Here are the first two that I have made:

These were relatively easy and a lot of fun — as well as therapeutic, as it gives me something to do while listening to audio books. 🙂 .

I may give a shot at making plarn if I ever amass enough shopping sized bags but in the meantime I will be playing around with using fabric remnants and yarn to make coiled baskets and coasters. Maybe even a rug! It keeps them all out of the landfill and makes fun artsy items for the house.

Do you make stuff with plastic bags? I’d love to hear about it and share it!

The “real” pandemic

It has been hard to focus on anything these last two years. I’ve had a lot of false starts and failed experiments, and I’ve learned a lot.

I’ve learned a lot about pandemics. I’ve learned a lot about how people deal with pandemics. I’ve learned a lot about how people process information (and information overload).

Ultimately the “real” pandemic seems to be a contagious form of rage.

You might wonder what rage might have to do with sustainable living, and learning how to have a higher quality of life with less “stuff”.

Part of the answer is just that there is such a disparity in addressing how to live on less. For those who currently live paycheck to paycheck – transitioning their thinking is not only hard, it may be impossible.

For example: a person making minimum wage and lucky enough to have a place to live, may not have access to fresh vegetables or the time to prepare them, since it is likely they are working two jobs to be able to afford the apartment they are living in. When you live with scarcity, you tend to hold on to and try to accumulate as much as possible. You cannot simply check to see if something gives you joy… you see what I mean?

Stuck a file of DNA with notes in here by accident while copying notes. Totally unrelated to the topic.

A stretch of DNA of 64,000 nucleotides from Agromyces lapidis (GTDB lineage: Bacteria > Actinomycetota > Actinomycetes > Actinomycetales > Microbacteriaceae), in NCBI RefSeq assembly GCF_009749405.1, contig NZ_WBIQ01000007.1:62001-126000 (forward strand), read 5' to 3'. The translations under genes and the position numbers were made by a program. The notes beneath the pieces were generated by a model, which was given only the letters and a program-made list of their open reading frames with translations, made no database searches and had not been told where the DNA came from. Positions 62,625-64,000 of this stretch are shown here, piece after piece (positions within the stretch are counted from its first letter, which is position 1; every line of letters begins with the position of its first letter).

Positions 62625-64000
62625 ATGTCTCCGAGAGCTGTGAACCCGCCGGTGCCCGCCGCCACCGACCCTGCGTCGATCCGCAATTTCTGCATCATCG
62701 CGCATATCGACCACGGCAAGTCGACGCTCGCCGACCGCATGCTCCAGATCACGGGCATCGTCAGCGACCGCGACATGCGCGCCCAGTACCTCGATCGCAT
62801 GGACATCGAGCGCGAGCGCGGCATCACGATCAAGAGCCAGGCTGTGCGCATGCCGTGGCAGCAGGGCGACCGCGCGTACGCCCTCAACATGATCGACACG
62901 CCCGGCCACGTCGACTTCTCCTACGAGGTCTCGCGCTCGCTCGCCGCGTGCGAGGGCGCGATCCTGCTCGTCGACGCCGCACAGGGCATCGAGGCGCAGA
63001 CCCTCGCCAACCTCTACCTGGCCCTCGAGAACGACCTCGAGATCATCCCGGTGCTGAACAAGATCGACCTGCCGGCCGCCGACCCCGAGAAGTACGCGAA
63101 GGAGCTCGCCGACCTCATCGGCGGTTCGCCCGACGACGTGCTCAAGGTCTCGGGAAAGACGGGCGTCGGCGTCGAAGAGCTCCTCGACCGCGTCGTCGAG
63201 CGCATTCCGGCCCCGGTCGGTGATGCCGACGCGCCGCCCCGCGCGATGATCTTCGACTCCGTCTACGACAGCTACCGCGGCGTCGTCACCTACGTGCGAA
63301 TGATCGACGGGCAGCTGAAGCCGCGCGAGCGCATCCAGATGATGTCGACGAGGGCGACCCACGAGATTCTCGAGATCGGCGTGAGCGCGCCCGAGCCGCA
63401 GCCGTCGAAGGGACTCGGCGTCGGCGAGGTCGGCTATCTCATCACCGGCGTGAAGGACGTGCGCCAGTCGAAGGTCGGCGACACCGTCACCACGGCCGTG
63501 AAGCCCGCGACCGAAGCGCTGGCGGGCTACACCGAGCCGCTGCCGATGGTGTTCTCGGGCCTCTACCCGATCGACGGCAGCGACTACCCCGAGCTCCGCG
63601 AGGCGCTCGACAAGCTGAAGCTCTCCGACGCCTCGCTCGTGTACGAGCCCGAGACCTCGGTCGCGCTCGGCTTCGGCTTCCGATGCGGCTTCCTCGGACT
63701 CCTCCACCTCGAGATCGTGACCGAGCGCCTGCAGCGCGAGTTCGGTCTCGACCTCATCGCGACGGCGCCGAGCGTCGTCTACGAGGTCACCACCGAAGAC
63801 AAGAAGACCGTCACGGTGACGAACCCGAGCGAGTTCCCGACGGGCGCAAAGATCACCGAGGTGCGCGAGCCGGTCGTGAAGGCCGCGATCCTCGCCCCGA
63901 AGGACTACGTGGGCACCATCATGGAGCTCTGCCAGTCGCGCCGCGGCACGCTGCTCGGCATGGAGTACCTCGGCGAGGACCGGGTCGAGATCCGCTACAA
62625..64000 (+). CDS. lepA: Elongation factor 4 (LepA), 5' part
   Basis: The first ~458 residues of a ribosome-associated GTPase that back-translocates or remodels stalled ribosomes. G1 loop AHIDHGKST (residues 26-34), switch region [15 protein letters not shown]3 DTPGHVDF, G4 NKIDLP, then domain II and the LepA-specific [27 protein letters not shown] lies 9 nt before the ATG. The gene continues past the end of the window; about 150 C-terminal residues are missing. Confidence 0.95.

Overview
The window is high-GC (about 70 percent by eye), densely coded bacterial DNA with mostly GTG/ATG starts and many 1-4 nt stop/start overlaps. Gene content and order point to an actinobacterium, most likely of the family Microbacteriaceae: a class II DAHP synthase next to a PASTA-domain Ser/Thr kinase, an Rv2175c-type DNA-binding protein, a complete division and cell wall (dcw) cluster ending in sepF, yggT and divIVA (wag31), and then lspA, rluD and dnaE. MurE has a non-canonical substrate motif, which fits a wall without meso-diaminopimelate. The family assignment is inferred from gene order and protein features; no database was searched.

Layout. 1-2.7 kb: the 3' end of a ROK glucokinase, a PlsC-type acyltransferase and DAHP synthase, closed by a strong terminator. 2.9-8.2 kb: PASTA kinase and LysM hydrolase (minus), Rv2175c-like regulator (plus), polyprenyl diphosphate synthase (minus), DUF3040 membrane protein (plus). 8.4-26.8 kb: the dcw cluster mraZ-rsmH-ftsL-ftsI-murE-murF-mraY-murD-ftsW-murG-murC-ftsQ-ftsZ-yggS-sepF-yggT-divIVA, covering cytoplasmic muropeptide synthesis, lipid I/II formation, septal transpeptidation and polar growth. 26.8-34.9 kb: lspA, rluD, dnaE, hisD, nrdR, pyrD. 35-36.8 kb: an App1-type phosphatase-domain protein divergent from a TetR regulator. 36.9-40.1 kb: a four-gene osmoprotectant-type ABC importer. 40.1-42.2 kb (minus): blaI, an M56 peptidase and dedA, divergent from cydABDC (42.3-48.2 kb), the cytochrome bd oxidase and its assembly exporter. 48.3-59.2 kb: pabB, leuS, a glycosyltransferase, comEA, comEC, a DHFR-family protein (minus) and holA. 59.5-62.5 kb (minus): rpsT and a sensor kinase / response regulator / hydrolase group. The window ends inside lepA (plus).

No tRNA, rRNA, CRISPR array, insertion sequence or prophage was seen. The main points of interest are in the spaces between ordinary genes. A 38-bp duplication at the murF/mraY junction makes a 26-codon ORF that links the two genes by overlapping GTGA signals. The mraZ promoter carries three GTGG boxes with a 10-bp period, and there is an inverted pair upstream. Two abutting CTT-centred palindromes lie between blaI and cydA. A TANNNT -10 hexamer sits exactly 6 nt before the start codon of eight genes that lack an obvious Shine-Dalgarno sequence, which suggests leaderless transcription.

And with the lockdowns of the last two years, if you were one of those folks doing a minimum wage job, you also found yourself in danger of losing wages due to being sick, or if the business had to close, or worse – being assaulted for trying to maintain mask mandates.

Everyone has had reasons to build up rage. Frustrations and stress are the building blocks to rage. And people who are angry tend to make everyone around them angry, too.

One thing that has become apparent, is that to counter this rage pandemic, we need to help each other. Treat each other kindly. And share our resources.

One way to share is to look for a community Buy Nothing Project Group. the concept is that if you have something that is still usable, instead of throwing it away, you offer it up to someone else in your community, who might need it. Clothing, food, appliances, baby stuff, craft stuff – whatever. And if you need something, you simply ask – and if someone wants to gift you, they do. It keeps things out of the landfill. It shares the abundance in a community. It builds relationships – many new friends have been made through sharing on the Buy Nothing groups.

Just a little reminder to you that you can do something about the rage pandemic, at the grass roots.

Be well.

Photo by Porapak Apichodilok on

Changing things up a bit

I’ve blogged for years. Literally years – more than a decade, less than a quarter of a century. And while I love blogging, I haven’t been great at self-promotion; it isn’t a strength of mine. I have no problem with promoting others and therein is my epiphany moment.

I have explored a variety of platforms and have decided to publish a bi-weekly newsletter about sustainability for every day life. And I will be scouring the internet to find people who are doing interesting things in sustainability – recycling, upcycling, reusing, growing, foraging, teaching, sharing – whatever it is that is being done to creatively find ways to live responsibly; because I love interviewing people and I love sharing their stories.